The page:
Philadelphia Motorcycle Safety is Everyone's Concern

Motorcycle accidents in the Philadelphia area are often not caused by motorcycle operator fault, though the motorcyclist pays a high price for the other driver’s negligence.

The recent fatal crash in Towamencin Township between a sedan and motorcycle reminded us at Ginsburg & Associates that, whether at fault or not, motorcyclists usually bear the brunt of other driver’s mistakes. The motorcycle passenger died as a result of a collision when an oncoming car turned left into the path of the Harley Davidson bike. Neither car occupant was injured, while the motorcycle driver had to be airlifted to University of Pennsylvania hospital in critical condition.

Motorcycles are popular and economical in the Philadelphia area. Situated so close to nature and meandering back roads, with narrow city streets and limited parking options, the city also offers enticing nightlife and venues that make motorcycles a practical choice.


Motorcycle drivers have many safety features available to them, such as helmets, inter-helmet radios, anti-lock brakes and strong headlights. In Pennsylvania, helmets are optional for drivers 21 and over, but Philadelphia emergency room doctors call motorcycles “donorcycles”for a reason. The National Highway Traffic Safety Administration (NHTSA) says motorcyclists were more than 26 times more likely than passenger car or truck occupants to die in motor vehicle crashes in 2012, the latest year for which data is available. They were also five times more likely to be injured.


The most common reasons for motorcycle accidents:

  • Vehicles turning left—As with the Towamencin Township fatal accident, cars make left-hand turns directly into motorcycles, accounting for 42 percent of all crashes between bikes and cars. The reduced visible size of motorcycles is often blamed, though most bikers ride with headlights on all the time.
  • Head-on collisions—Motorcyclists suffer the highest fatality rate from this type of crash
  • Lane splitting—Here, the motorcyclist is at fault, but lane splitting is illegal in Pennsylvania
  • Road hazards—Potholes, icy conditions, road trash or uneven lanes cause significant risks to motorcyclists

For motorcyclists, sharing the road with larger, heavier vehicles puts them at a disadvantage—no steel frame around them, nothing to protect from road abrasion, and no crumple zones to absorb impacts—and increases the odds of motorcycle accidents.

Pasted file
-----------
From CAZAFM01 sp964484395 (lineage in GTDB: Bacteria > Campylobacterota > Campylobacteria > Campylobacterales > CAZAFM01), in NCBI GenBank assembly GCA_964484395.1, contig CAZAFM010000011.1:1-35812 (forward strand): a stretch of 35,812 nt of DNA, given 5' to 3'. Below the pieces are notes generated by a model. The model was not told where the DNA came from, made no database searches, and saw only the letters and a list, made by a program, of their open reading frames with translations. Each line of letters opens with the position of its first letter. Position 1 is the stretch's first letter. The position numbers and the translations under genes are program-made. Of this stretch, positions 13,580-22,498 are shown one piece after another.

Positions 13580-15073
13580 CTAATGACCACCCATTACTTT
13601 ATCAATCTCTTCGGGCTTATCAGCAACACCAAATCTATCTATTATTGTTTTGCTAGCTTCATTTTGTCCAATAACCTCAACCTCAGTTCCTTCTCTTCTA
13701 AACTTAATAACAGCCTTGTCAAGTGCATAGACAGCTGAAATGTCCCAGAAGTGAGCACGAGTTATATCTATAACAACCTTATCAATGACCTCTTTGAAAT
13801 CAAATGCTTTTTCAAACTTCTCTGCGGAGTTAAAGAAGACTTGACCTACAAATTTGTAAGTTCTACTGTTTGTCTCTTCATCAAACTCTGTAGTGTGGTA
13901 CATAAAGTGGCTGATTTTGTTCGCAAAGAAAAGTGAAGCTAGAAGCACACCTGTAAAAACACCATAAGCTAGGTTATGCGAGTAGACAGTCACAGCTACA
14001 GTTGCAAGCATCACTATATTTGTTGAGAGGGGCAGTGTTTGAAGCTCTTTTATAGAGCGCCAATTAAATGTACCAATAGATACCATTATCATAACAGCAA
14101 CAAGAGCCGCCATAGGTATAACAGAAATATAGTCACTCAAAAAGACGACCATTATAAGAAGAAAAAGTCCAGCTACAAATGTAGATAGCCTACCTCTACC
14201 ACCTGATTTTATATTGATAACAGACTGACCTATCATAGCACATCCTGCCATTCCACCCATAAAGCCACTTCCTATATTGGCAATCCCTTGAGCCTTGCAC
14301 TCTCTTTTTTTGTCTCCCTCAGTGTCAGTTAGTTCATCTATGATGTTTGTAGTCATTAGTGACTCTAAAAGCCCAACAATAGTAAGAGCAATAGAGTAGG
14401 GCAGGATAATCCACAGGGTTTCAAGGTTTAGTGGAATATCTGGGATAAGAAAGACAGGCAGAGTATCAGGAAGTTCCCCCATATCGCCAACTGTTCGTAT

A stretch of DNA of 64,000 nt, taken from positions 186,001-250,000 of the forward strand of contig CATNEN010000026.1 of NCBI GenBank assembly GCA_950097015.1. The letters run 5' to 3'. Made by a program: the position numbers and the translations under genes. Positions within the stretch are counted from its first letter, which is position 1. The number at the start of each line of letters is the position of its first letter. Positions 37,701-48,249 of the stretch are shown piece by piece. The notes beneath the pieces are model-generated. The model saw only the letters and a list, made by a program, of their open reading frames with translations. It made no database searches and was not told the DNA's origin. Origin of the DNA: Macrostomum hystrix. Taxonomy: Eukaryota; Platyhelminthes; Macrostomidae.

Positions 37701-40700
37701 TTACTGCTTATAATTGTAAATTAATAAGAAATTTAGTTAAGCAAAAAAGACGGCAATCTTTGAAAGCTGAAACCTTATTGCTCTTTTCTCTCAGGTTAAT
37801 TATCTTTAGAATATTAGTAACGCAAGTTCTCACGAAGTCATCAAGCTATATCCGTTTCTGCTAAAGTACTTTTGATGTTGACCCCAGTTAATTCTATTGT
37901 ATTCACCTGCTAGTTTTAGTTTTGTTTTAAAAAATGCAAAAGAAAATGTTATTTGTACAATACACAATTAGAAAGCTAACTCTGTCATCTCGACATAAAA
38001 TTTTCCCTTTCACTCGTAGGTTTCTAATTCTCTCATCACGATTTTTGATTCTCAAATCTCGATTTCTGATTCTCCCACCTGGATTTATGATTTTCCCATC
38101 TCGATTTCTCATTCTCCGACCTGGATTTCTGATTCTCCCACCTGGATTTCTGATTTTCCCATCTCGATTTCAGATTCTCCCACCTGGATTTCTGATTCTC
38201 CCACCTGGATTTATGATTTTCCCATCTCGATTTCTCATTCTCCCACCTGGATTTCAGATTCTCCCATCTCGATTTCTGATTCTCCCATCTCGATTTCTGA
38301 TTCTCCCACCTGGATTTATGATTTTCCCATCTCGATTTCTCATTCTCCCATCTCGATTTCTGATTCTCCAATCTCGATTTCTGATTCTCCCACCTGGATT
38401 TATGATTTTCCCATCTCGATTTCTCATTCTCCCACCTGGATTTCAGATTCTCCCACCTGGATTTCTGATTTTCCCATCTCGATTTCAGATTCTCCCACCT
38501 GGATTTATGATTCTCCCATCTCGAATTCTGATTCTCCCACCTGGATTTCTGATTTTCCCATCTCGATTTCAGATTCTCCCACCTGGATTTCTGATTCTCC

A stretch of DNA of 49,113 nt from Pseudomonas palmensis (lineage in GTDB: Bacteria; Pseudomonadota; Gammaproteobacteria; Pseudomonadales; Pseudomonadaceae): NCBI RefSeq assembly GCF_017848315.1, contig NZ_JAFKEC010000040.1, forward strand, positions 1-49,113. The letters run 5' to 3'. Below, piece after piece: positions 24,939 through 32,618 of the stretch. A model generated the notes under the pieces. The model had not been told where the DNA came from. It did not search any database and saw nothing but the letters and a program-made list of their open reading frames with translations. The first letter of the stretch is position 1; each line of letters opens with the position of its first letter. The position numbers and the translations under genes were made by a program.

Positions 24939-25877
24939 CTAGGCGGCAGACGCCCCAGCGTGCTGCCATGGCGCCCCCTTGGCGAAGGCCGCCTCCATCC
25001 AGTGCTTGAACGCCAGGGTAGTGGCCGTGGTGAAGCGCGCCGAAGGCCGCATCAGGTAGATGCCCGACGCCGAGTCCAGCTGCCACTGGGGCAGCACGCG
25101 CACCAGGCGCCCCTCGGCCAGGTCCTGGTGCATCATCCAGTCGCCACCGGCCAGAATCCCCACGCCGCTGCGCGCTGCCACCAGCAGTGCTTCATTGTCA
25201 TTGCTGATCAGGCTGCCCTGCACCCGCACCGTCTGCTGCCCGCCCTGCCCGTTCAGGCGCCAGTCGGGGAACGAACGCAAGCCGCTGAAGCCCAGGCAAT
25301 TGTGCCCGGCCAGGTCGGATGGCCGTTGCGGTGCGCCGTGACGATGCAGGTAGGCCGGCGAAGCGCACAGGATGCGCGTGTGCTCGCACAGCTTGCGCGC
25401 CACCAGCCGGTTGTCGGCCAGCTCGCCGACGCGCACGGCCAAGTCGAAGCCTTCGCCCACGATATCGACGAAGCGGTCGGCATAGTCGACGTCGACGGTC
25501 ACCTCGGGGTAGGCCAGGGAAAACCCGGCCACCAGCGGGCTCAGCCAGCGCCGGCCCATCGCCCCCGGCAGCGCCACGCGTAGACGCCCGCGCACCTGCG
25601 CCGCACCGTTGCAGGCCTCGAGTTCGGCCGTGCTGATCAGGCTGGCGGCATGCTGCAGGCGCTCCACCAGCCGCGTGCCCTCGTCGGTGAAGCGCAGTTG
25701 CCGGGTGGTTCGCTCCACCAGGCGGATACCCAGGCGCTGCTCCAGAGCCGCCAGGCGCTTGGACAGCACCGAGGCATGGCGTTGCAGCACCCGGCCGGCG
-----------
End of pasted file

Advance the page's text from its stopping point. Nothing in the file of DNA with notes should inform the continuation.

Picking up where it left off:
Though motorcycles comprise a very small portion of American road vehicles, their drivers unfortunately make up too large a share of fatalities. According to the Insurance Institute for Highway Safety(IIHS), motorcyclists accounted for 13 percent of all traffic deaths in 2013, the latest year for which data is available. Just as alarming, as passenger vehicle deaths have steadily decreased, motorcyclist deaths have held steady or risen over the past decade.


Motorcyclists are not without accountability. Many motorcycle accidents are caused by excessive motorcycle speed. When cars and motorcycles mix, however, the passenger car (or truck) driver is often at fault. Failure to see the motorcycle is a common reason given, but other driver mistakes lead to motorcycle accidents, too:

  • Cars or trucks change lanes in front of motorcycles unexpectedly
  • Cars or trucks hit motorcycles from behind
  • Drivers in parked vehicles open their doors in front of motorcyclists


After a Philadelphia-area accident between a motorcycle and a passenger vehicle, clear thinking may not be possible, especially if a fatality occurs. You have worries of your own. Safeguarding your rights to recover damages requires thoughtful, experienced legal representation.

Many times the motorcyclist—such as the Towamencin Township Harley Davidson operator—is not at fault, but suffers from others’ negligence. Ginsburg & Associates can investigate and pursue all remedies to provide you with adequate compensation for injuries and losses as a result of motorcycle accident. Contact Ginsburg & Associates today.